JP Morgan and Pioneer have work to do.
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The Securities and Exchange Commission has been busy this fall, looking into fund company relationships with third-party providers of back-office support. After we learned of the investigation last month, we initiated new Stewardship Grade coverage on JP Morgan funds and updated our grades for Pioneer offerings. (Note, neither JP Morgan nor Pioneer are under scrutiny.)
Former Bank One Funds (which have since been folded into JP Morgan) and AmSouth Funds (whose assets have since been purchased by Pioneer) are under investigation because they did business with Bisys Group
While the kickback allegations against Bisys are disconcerting, the investigations are related to a fund shop that JP Morgan purchased and assets that Pioneer acquired after the period in question. Yet, what we found during our general review of those firms' stewardship led to concerns about JP Morgan's and Pioneer's current care of investors' capital.
In JP Morgan's case, our research turned up some troubling issues related to the funds' board of directors. Specifically, the current chairman of the JP Morgan fund board, Fergus Reid, also serves on the board for Morgan Stanley funds. There's nothing wrong with that in and of itself, but across the two firms, Reid is responsible for overseeing more than 300 funds. We have a hard time understanding how he can give each of those offerings the degree of oversight required to ensure that shareholders' interests are protected. To be sure, we're pleased that Reid is an independent chairman. Also, he did not serve on the board of the former One Group Funds and thus is not connected to the current investigation. Still, his sizable workload leads us to wonder whether he's spread too thinly to look out for shareholders at each offering he oversees.
In addition to concerns about Reid's oversight, we're also bothered by a recent fine levied against JP Morgan's brokers for improper sales of 529 college savings plans. While the brokers have no direct ties to JP Morgan's asset-management business, which runs its mutual funds, we're concerned that overall, the firm isn't focused on strict regulatory compliance.
As for the Pioneer, we updated our Stewardship Grades for that firm's offerings after AmSouth's name came up in connection with the kickback scandal. Though Pioneer is strong in some areas and the kickback scandal is related to relationships at the AmSouth funds before Pioneer acquired them, we've identified some red flags in its corporate culture. Namely, we're skeptical of Pioneer's handling of mergers, and we're troubled by its manager turnover. For example, Pioneer Small Company was merged into Pioneer Small Cap Value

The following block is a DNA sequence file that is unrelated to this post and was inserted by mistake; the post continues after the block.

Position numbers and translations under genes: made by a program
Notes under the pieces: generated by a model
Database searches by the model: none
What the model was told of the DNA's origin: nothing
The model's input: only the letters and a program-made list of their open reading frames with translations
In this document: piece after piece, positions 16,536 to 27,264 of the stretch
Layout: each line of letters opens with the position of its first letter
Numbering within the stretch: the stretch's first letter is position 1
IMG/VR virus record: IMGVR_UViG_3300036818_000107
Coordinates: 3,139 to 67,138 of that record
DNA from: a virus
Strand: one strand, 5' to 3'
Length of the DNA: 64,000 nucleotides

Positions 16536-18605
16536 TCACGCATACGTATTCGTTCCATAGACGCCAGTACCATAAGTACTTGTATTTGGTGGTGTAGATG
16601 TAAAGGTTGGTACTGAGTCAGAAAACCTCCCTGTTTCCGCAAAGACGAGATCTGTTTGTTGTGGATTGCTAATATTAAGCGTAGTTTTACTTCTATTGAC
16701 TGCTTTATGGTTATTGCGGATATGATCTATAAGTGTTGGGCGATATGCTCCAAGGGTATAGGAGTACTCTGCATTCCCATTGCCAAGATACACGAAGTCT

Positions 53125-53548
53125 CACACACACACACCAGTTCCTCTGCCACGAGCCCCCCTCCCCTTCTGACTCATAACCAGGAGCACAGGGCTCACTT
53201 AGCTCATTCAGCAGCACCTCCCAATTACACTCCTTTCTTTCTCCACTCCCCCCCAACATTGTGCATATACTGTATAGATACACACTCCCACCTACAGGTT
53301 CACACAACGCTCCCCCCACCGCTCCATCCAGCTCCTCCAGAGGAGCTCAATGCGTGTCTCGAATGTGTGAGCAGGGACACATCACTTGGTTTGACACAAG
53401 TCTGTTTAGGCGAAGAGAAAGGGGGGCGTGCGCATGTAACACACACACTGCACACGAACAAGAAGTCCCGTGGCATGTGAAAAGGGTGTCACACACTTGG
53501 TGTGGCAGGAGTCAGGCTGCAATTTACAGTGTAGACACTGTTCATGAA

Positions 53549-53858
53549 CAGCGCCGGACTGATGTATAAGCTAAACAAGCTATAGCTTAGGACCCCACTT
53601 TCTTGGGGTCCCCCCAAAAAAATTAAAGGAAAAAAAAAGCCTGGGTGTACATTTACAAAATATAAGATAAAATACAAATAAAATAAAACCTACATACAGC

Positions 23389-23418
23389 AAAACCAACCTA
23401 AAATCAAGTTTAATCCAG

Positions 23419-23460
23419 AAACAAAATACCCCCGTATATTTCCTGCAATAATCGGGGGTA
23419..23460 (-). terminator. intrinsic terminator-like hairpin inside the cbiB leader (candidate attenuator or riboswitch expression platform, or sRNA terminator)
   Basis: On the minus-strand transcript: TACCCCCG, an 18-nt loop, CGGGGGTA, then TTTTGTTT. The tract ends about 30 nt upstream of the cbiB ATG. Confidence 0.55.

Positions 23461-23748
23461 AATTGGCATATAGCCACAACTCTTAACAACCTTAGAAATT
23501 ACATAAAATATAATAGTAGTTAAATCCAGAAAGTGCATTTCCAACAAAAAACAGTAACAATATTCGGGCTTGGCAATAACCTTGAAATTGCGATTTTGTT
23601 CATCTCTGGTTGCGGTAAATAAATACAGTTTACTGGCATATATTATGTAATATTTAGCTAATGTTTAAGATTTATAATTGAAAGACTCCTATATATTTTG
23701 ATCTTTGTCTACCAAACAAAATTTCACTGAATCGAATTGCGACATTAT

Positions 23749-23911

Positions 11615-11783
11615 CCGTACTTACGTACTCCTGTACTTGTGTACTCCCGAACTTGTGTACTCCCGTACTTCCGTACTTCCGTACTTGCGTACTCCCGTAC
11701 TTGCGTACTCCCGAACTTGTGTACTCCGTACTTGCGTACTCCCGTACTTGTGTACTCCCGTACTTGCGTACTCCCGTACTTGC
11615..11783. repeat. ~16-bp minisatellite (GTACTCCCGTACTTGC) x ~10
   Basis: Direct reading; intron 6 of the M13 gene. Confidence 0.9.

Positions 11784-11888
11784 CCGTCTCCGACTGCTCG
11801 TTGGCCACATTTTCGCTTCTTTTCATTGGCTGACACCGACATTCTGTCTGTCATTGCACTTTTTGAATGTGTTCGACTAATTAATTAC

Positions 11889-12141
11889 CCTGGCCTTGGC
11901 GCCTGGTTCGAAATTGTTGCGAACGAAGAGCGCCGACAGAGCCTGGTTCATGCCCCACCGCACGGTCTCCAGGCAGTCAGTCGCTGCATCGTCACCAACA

What's more, we're also concerned about Pioneer's approach to risk control in its portfolios. We think the firm's efforts may push fund managers to be too benchmark-conscious, which can can lead to mediocrity and may help explain why many Pioneer funds have indeed failed to distinguish themselves over their peers.
We're also disappointed that Pioneer's board has agreed to hike fees at some of its offerings. For example, the expense ratio at Pioneer Small and Mid Cap Growth
A Move Toward Best Practices Is Warranted
As noted earlier, the kickback scandal doesn't relate directly to JP Morgan and Pioneer but instead to fund assets that each company now has under its watch. Nonetheless, we do think that both JP Morgan and Pioneer have work to do to become better stewards of investors' capital. To start, both firms should take a close look at industry best practices and try to move all facets of their business more in that direction. For example, the JP Morgan board should question whether chairman Reid is able to devote the time and attention required of a board chairman considering his large workload. Shareholders may be better served if Reid were to step down from the Morgan Stanley board or hand off the chairman role at JP Morgan funds. What's more, we think fund shareholders would be better served if JP Morgan took more of a zero-tolerance approach to regulatory issues, both in its fund business and its distribution arm.
In Pioneer's case, fund shareholders would be better served should the board commit to keeping fees below the median and work toward reaching the cheapest quartile. Given Pioneer's strategy of acquiring firms to help grow its assets, we think the board has sturdy ground to stand on to push for lower fees.
Using Stewardship to Spot Holes
Good stewardship--loosely defined as the propensity of a fund company and fund board to put shareholders' interests first--can't be gleaned by looking at one simple factor. That's why our Stewardship Grades for mutual funds focus on five key components: corporate culture, board quality, manager incentives, fees, and regulatory issues. By looking for strength and consistency in all of those areas, investors can separate the very best stewards of investor capital from the worst. What's more, we have found that weaknesses in certain areas often signal potential holes in others.
Overall, we tend to be skeptical of firms that are below-average or simply average stewards. When considering funds for our Fund Analyst Picks list, for example, we require that they earn Stewardship Grades of B or better. Though we didn't launch our official Stewardship Grades until after the market-timing scandal hit the newswires in 2003, we were already wary of the stewardship practices of many of the firms implicated. In most cases, they tended to offer expensive and trendy funds and sales efforts tended to steer everything else. We think that such behaviors serve as powerful signs that investors aren't the first priority. By looking at stewardship from a number of angles, we aim to give investors the tools needed to find funds that put them first.
Karen Dolan is an analyst with Morningstar.
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